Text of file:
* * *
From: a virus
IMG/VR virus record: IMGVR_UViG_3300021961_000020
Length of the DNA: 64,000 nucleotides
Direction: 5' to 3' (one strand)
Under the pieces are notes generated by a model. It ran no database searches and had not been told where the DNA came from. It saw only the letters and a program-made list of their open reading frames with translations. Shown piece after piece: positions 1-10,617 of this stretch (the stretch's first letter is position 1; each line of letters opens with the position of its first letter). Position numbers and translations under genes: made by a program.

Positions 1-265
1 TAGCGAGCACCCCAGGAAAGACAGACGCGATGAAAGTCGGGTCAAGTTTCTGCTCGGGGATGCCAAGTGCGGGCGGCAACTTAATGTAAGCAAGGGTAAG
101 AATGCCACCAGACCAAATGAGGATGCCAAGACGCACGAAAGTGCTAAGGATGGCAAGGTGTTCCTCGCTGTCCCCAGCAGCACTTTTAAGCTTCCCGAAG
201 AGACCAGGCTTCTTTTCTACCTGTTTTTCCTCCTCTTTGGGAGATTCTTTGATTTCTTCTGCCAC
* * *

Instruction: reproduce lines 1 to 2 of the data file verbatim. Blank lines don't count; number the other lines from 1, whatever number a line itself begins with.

From: a virus
IMG/VR virus record: IMGVR_UViG_3300021961_000020